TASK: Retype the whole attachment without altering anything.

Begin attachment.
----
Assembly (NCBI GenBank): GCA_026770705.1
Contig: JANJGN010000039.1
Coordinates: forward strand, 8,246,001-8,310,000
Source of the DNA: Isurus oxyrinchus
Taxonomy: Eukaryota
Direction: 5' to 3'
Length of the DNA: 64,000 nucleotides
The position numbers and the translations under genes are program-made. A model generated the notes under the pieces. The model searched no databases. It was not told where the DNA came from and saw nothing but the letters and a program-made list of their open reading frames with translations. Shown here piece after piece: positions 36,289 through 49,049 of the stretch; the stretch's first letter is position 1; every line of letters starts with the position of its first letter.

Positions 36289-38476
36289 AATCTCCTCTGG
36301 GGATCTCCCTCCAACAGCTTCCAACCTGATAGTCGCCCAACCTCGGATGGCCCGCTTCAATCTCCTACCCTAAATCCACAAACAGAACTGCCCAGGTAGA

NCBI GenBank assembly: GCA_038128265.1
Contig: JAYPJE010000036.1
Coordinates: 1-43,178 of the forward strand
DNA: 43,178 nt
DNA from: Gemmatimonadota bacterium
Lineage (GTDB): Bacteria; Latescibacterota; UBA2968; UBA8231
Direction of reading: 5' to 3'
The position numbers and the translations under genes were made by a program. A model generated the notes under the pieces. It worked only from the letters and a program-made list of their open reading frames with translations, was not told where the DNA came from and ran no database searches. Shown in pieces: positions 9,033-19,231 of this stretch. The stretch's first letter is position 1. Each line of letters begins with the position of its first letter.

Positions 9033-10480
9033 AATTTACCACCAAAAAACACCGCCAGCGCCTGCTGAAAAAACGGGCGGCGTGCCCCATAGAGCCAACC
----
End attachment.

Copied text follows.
Assembly (NCBI GenBank): GCA_026770705.1
Contig: JANJGN010000039.1
Coordinates: forward strand, 8,246,001-8,310,000
Source of the DNA: Isurus oxyrinchus
Taxonomy: Eukaryota
Direction: 5' to 3'
Length of the DNA: 64,000 nucleotides
The position numbers and the translations under genes are program-made. A model generated the notes under the pieces. The model searched no databases. It was not told where the DNA came from and saw nothing but the letters and a program-made list of their open reading frames with translations. Shown here piece after piece: positions 36,289 through 49,049 of the stretch; the stretch's first letter is position 1; every line of letters starts with the position of its first letter.

Positions 36289-38476
36289 AATCTCCTCTGG
36301 GGATCTCCCTCCAACAGCTTCCAACCTGATAGTCGCCCAACCTCGGATGGCCCGCTTCAATCTCCTACCCTAAATCCACAAACAGAACTGCCCAGGTAGA

NCBI GenBank assembly: GCA_038128265.1
Contig: JAYPJE010000036.1
Coordinates: 1-43,178 of the forward strand
DNA: 43,178 nt
DNA from: Gemmatimonadota bacterium
Lineage (GTDB): Bacteria; Latescibacterota; UBA2968; UBA8231
Direction of reading: 5' to 3'
The position numbers and the translations under genes were made by a program. A model generated the notes under the pieces. It worked only from the letters and a program-made list of their open reading frames with translations, was not told where the DNA came from and ran no database searches. Shown in pieces: positions 9,033-19,231 of this stretch. The stretch's first letter is position 1. Each line of letters begins with the position of its first letter.

Positions 9033-10480
9033 AATTTACCACCAAAAAACACCGCCAGCGCCTGCTGAAAAAACGGGCGGCGTGCCCCATAGAGCCAACC